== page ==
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Recipe for 30-Mile Pot Pie by Dawn’s Recipes

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Recipe for 30-Mile Pot Pie by Dawn's Recipes

We’ve outlined all the ingredients and directions for you to make the perfect 30-Mile Pot Pie. This dish qualifies as a Easy level recipe. It should take you about 1 hr 10 min to make this recipe. The 30-Mile Pot Pie recipe should make enough food for 6 servings.

You can add your own personal twist to this 30-Mile Pot Pie recipe, depending on your culture or family tradition. Don’t be scared to add other ingredients once you’ve gotten comfortable with the recipe! Please see below for a list of potential bakeware items that might be necessary for this 30-Mile Pot Pie recipe.

Ingredients for 30-Mile Pot Pie

  • 6 1/2 cups ‘hearty’ chicken stock or broth
  • Six 6-ounce boneless skinless chicken breasts, diced
  • 1 stick butter
  • 2 1/2 cups diced onions
  • 2 1/4 cups diced carrots
  • 1 3/4 cups diced celery
  • 1/2 pound medium mushrooms, quartered
  • 1 cup all-purpose flour
  • 1 bay leaf
  • 1 teaspoon salt
  • 1/4 teaspoon white pepper, or 1/2 teaspoon black pepper
  • 3/4 cup heavy whipping cream, warmed
  • Store-bought puff pastry or pie dough
  • 2 egg whites

Directions for 30-Mile Pot Pie

  1. Preheat oven to 375 degrees F.
  2. In a medium saucepan, bring stock or broth to a simmer. Add chicken and poach until just cooked through. With a spider or slotted spoon, remove chicken and set aside. Set stock aside for later use.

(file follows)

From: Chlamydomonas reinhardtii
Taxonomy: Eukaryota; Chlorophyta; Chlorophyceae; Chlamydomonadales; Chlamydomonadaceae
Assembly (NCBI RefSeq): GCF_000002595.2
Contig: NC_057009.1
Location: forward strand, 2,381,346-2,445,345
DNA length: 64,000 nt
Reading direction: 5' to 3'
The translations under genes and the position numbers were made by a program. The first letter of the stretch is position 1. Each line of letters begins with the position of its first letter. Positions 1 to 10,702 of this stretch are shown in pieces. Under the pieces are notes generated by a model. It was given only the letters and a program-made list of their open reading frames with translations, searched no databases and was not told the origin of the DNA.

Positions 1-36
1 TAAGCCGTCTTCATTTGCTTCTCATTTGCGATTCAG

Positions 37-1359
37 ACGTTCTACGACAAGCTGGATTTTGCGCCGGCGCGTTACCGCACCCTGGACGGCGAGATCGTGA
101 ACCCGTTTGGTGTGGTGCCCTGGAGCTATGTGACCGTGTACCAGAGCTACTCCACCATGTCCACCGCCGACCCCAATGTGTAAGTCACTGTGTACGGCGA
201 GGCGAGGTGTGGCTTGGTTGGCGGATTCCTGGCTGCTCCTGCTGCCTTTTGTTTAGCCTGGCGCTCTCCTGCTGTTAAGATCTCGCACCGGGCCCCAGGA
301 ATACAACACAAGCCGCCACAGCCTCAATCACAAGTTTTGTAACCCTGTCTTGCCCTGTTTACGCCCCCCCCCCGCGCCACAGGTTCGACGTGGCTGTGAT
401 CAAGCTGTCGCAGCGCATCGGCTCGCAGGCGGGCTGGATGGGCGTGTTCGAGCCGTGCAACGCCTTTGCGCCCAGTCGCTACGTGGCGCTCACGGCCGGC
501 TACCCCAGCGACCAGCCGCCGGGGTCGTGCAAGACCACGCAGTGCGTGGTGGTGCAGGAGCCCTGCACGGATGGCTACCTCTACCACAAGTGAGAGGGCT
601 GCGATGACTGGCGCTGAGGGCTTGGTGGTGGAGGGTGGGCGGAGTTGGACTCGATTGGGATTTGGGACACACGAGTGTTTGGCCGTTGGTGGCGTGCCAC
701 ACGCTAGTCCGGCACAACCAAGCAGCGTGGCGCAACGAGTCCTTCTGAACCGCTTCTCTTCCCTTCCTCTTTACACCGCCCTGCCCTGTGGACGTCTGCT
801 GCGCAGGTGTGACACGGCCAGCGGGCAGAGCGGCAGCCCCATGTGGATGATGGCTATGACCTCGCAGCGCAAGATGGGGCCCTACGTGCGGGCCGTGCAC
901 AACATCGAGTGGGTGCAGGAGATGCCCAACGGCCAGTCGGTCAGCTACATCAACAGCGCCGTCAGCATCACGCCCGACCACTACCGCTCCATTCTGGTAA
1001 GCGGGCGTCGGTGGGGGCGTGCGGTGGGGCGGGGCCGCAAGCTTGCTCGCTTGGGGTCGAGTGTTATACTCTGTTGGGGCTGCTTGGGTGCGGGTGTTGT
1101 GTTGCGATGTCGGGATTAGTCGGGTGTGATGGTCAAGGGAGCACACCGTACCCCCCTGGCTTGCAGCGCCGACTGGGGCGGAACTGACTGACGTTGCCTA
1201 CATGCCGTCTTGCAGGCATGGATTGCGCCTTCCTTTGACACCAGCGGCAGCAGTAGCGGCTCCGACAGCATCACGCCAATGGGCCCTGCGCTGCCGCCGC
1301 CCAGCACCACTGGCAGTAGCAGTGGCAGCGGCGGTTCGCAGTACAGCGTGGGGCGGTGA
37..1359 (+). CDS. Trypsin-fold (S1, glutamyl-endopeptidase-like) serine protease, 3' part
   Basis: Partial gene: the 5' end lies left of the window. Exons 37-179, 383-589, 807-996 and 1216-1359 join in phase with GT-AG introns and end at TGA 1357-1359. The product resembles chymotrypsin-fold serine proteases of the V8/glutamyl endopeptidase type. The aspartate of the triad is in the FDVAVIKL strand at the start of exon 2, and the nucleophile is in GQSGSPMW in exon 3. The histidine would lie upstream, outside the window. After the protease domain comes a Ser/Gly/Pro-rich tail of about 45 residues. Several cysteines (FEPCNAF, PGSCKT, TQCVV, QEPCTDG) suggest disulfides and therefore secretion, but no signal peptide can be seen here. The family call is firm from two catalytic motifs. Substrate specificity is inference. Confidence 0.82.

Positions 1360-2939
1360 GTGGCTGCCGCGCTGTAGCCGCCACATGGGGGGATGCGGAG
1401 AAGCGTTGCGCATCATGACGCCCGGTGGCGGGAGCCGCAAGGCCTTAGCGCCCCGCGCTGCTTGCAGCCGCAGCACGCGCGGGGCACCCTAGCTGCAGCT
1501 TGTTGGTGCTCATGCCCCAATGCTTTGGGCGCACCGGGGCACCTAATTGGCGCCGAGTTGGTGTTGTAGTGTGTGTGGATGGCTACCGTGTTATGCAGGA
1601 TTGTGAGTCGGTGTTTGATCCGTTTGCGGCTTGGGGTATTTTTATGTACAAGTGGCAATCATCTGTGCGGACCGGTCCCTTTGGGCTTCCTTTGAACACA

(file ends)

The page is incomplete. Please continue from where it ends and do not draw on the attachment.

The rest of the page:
3. In a 10-quart saucepot, melt butter over medium heat and then add onions, carrots, and celery and saute for a couple of minutes. Add mushrooms and continue to cook until onions are about transparent, being careful not to brown. Add flour and gently mix well. Cook this mixture over low heat for 6 to 8 minutes, stirring occasionally and gently so as not to break up the vegetables. Scrape the bottom of the pan often with a wooden spoon so that the roux doesn’t burn. Increase the heat and add the chicken stock in 3 additions, whisking well after each so that no lumps appear and returning to a brief simmer each time.
  4. Add bay leaf, salt, and pepper, and cook over low heat for about 10 more minutes. Add poached chicken and warm heavy cream, and stir well. Spoon equal portions into 6 individual (16-ounce) ovenproof casserole dishes or bowls. Top with your favorite pie dough or puff pastry.
  5. In a small bowl, whisk together 2 egg whites with a little water. Brush dough with egg wash. Place casseroles on a sheet pan and bake until golden brown on top. Remove from the oven and let cool for 5 to 10 minutes before serving.